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BUTTON BOXES AND MOOTHIES - Aberdeen - 6-8 November 2015

It has been an exciting time here at the Elphinstone Institute at the University of Aberdeen. On 6-8th November 2015, we held the fourth Button Boxes and Moothies festival, attracting musicians and enthusiasts from many parts of the UK, Ireland, and as far away as France and the United States. This is a unique event which takes place every four years and aims to bring together instrumentalists who play mouth organs, concertinas, melodeons, Jew’s harps and diatonic button accordions. The idea behind it is to offer a platform for these often under-exposed instruments, to whet the appetite and open the ears to the music of some of our very best talents from Ireland, England and Scotland. One of our main concerns is to be able to provide a platform for performing and appreciating the unique styles of individual players, something which at many festivals seems to get lost among the numerous bands that are booked to perform.

This was the first time I was involved in the festival as an organiser, and planned the event together with Ian Russell (who has been running the event since its beginnings in 2001) and a dedicated steering group in Aberdeen. The aim for us was to draw together a weekend of workshops, concerts, sessions, ceilidhs and an academic study day to present a truly three-dimensional experience to festival-goers.

Workshops catered for all abilities, from complete beginners to experienced players, and they covered each of the instruments with non-free reed players being able to join the mixed instrument and dance workshops. We were lucky to have a fantastic line-up of performers from England, Ireland and Scotland, including concertina maestro Alistair Anderson, who led a superb closing session at the Blue Lamp on the Sunday afternoon, Jew’s harp expert Michael Wright, moothie virtuoso Will Pound, Scottish concertinist Wendy Stewart, and the excellent Irish button accordion and concertina players, Breandann Beagloich and Mary MacNamara. To launch the festival we hosted an academic study day, with keynote lecture from Alistair Anderson. Sponsored by the British Forum of Ethnomusicology, the aim of the day was to bring to light some of the groundbreaking research taking place into free reed instruments. For many of the festival-goers, this was a great way to start the weekend and the informative talks from academics and invited artists really enhanced the festival. Alistair himself commented that there were “fascinating talks from experts in a remarkably wide range of subjects and a good balance of approach from the suitably academic to the completely informal.”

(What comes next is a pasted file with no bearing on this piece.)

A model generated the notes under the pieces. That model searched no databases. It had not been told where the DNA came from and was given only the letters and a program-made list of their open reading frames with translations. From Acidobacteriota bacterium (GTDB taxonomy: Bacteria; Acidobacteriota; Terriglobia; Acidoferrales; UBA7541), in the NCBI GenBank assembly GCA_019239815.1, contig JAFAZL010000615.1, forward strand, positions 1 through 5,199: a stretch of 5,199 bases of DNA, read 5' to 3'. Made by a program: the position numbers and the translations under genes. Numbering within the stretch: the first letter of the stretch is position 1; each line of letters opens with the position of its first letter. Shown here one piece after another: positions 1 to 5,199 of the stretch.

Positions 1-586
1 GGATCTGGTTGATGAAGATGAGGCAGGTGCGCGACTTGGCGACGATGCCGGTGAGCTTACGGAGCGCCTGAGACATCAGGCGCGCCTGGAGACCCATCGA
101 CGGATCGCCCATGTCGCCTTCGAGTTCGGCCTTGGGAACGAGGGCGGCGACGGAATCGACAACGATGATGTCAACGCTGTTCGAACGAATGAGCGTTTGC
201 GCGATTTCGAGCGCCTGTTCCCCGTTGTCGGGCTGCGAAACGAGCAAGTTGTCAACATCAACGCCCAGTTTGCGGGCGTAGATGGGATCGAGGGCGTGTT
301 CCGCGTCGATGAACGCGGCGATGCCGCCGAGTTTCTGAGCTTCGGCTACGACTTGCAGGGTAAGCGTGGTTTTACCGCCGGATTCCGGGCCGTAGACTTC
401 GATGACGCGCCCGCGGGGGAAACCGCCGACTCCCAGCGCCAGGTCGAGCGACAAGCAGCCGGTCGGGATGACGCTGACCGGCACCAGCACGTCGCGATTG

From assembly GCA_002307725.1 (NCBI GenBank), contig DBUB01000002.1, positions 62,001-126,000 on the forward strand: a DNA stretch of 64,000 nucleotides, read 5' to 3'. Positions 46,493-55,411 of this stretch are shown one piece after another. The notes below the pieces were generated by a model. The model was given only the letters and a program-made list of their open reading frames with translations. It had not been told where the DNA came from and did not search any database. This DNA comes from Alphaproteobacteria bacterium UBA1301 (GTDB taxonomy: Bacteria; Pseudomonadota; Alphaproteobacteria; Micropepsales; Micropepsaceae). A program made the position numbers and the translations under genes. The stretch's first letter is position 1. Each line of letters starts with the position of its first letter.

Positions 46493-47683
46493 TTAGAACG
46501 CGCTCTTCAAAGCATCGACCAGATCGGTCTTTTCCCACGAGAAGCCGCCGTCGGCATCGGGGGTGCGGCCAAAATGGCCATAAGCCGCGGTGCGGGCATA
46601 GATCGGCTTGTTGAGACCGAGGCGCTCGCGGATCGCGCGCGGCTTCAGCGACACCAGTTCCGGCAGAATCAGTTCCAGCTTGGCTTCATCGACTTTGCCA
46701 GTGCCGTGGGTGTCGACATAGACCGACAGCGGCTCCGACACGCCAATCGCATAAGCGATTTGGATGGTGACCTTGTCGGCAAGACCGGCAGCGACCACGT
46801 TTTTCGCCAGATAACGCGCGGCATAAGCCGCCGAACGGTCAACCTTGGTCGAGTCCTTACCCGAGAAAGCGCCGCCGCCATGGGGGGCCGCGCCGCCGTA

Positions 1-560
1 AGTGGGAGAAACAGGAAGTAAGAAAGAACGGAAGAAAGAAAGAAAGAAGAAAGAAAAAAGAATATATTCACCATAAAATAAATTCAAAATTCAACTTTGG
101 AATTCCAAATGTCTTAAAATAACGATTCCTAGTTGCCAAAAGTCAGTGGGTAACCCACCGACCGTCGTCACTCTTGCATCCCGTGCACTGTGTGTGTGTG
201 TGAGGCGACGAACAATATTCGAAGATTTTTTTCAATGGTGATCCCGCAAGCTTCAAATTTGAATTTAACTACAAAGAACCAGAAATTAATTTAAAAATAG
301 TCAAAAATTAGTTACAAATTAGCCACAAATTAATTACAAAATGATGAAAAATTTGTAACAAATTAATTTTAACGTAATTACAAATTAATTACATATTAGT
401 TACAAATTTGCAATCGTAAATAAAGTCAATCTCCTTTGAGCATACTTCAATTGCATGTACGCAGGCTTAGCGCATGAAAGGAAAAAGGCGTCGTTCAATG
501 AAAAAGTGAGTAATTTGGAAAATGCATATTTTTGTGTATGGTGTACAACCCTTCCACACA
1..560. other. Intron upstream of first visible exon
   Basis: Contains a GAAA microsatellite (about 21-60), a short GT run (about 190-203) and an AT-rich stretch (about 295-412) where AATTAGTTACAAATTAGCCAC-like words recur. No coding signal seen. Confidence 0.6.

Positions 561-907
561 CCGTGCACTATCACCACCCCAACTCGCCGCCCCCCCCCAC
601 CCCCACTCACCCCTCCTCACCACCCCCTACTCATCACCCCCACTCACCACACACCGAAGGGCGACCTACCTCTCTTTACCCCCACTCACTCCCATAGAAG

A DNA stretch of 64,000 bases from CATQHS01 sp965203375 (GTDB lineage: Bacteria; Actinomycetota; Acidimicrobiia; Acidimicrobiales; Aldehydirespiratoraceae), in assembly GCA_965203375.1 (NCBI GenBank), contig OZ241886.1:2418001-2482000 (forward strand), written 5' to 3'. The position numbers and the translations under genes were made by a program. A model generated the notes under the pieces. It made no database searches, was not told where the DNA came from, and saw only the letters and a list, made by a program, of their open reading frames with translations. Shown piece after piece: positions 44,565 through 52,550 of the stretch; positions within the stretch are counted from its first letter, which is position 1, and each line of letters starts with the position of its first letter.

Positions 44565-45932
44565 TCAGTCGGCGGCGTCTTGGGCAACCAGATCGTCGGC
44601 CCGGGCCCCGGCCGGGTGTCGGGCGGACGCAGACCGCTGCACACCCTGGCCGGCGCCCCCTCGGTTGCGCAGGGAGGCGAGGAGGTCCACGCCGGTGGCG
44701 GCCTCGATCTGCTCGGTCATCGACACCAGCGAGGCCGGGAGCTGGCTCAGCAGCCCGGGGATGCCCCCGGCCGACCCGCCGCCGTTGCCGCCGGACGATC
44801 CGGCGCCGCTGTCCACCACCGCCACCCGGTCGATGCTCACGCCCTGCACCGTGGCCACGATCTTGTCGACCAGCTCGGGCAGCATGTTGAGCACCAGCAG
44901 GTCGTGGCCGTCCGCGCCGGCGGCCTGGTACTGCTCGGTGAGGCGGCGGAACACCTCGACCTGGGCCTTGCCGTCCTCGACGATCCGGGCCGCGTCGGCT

Highlights included the impromptu trio of musicians who, at no notice, provided excellent accompaniment to Jerry O’ Reilly’s Irish set dancing group. Harry Scurfield was one of them, writing afterwards that it was “personally, such a treat for me - Will Pound on melodeon, the wonderful Billy Jolly on harmonica, and myself on Anglo concertina. For me, it was a delight throughout – and the dancers seemed to cope quite well with it! I had never even met the other two players, but Will’s embellishments and off-piste excursions around the melody were a joy indeed, as were the punch and drive from Billy.”

The Irish contingent was, as always, a pleasure to have at the festival, some of whom have become stalwarts in Aberdeen over the years and Will Pound commented afterwards that “Brendan Begley was outstanding. What a performance and musician!”

Highlights for me were the Mostly Moothies concert, which provided a rare opportunity to hear all our moothie-playing guests performing solo pieces - from the emblematic Irish tunes of Noel Battle to the beautiful slow airs of Murray Douglas. It was also encouraging to hear the positive feedback afterwards from people who had taken part, especially from non-free reed players, who had been very pleasantly surprised by how much they had got from the event. Although a long way off just now, plans are already afoot for the next festival which is due to take place in late 2019 - watch this space!

Frances Wilkins
The Elphinstone Institute, University of Aberdeen